Dr Who and The Turtle Men is a story that holds a special place in Whoflix’s affections as it’s the first one that he can remember watching on original transmission. Like Terror of the Autons before it, this is a sequel to an earlier monster-centric story but with the Master in it to jazz things up and stop it from being a Terry Nation-style rewrite. The moral dilemma of possible peaceful co-existence that The Silurians took its time over lasts about five minutes in this one. It`s not the greatest story ever but that scene of the string-vested Turtle Men coming out of the sea and onto the beach is probably one of the most memorable images in the show’s entire history.
We open the edit with the Doctor and Jo visiting the Master, losing both the original opening sequence and the trip to the actual prison. Once they leave him, I cut both his laughter and the scene with Trenchard that makes it clear he’s up to no good. I think it would have served the drama better if that revelation had been held back until later in the narrative.
Once the Doctor and Jo leave the Master, the Edit concentrates on the Doctor’s investigations and so we lose all the stuff with the two workmen on the fort. It’s just as dramatic if we find out what happened at the same time as our heroes do.
Then it was time to scoot straight to episode six and edit the other end of the story, in what is now becoming my standard approach. Editing the two most important episodes first helps you work out the quickest way from the beginning of the story to the end.
And they key to getting a grip on that is knowing that, if something is involved in the resolution of the plot, it’s important that we as the audience see it beforehand. If, on the other hand, something is not involved in resolving the plot, it can probably go.
For instance, the entire subplot involving the submarine and it’s escape has no bearing on the resolution of the story so it’ s really just a cleverly disguised piece of padding. If the sub and its crew were still held captive when the place was about to go up, that would have been different, and probably better. But the reason why Mac Hulke is up there with Terrance Dicks and Robert Holmes is that, like Chris Boucher after him he understands the principle of Consequential Plotting.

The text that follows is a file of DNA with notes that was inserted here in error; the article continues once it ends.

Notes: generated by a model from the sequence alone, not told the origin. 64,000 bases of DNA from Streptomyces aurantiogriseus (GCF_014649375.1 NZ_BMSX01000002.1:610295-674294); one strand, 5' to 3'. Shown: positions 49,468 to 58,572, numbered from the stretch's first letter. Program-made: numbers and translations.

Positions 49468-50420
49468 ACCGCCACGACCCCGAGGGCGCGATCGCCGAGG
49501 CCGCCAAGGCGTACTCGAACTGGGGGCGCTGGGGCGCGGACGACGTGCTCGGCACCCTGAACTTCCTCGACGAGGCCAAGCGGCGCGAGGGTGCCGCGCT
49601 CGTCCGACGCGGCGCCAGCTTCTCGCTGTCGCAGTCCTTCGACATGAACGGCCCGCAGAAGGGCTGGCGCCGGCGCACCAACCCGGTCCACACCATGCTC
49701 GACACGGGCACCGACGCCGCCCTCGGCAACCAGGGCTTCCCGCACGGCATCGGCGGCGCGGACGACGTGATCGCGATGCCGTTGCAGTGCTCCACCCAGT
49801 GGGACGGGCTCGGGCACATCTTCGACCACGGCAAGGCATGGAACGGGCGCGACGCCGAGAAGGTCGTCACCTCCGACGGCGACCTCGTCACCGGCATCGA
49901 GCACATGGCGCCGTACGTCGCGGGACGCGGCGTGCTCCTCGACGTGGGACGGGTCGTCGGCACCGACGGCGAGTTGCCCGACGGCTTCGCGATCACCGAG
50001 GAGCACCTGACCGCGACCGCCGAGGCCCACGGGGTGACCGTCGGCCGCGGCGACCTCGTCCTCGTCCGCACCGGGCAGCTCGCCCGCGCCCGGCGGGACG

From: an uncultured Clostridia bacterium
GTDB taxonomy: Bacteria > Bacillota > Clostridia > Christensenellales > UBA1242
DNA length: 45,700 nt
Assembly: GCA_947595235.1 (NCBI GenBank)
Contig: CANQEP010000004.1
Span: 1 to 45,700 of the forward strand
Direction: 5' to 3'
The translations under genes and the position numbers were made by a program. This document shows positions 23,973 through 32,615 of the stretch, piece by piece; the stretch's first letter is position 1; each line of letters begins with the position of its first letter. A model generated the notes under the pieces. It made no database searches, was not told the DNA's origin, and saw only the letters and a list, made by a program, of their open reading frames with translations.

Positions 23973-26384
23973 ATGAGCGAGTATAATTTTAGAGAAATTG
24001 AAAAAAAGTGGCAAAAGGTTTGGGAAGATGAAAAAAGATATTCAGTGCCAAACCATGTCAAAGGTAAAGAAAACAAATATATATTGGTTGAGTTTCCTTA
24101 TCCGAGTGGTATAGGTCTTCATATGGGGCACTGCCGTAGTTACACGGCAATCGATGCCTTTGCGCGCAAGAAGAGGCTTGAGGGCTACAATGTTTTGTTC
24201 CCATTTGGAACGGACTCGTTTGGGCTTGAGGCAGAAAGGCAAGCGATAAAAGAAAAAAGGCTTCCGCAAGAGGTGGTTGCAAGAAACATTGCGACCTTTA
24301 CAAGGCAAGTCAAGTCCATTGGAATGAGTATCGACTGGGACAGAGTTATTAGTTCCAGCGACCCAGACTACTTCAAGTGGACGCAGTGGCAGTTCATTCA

As a result, The Sea Devils is yet another of those stories where it’s nigh on impossible to cut anything out without the narrative taking a sudden jump and no longer making sense. So the Sub subplot has to stay as it’s impossible to get rid of it without it being obvious that cuts have been made, something Fan Editing seeks to avoid.
So, knowing that this was a case of trimming & tightening and not cutting, I went back to episode two and started editing again from there. The attack by the Sea Devil gets cut right back, tightening up most of the shots to make the sequence more dramatic. I split up the Doctor and Jo’ scene with the radio to avoid both the Eocenes and Jo’s terrible info-dump. Similarly with Trenchard distracting everyone while the Master is up to no good in the stores, the easiest way to incorporate that was to use the second of the two scenes, that way the revelation that Trenchard is in with the Master comes for us at the same time as it does for the Doctor and Jo.
Fun though the swordfight is between Delgado & Pertwee, we don’t learn anything that moves the plot forward so instead we cut away after the Master produces the gun. Once the Doctor & Jo escape we join them on the beach, no abseiling required. And no boom mic in shot either, thanks to a little zooming in. Similarly, don’t go looking for the infamous wobbly set moment when the Sea Devil enters the sub, as I managed to cut around it, after all, it’s not as if we don’t know what’s coming through the melting door…
The only Pertwee On Earth story with no Brig, UNIT getting the briefest of mentions, which is more than can be said for the TARDIS, this is the story that gives us a fascinating glimpse into what might have been. I’ve long said that seeing the Doctor’s exile as a simple binary of alternating between Alien Invasion and Mad Scientist is just flat out wrong. To my mind Doomwatch was always a much better template for an exiled Doctor but by this point, the writing’s on the wall for the Doctor’s exile anyway.
Even allowing for the more “adult” nature of its content, the variance in the storylines of Torchwood shows that exile doesn’t have to be boring. Particularly not when you have an updated version of Pertwee In Exile with Torchwood Cardiff as UNIT, Gwen Cooper as The Brig and Jack Harkness as Pertwee. In many ways the best thing about watching The Sea Devils is that it gives you the idea of the sorts of adventures the Doctor has when UNIT aren’t around.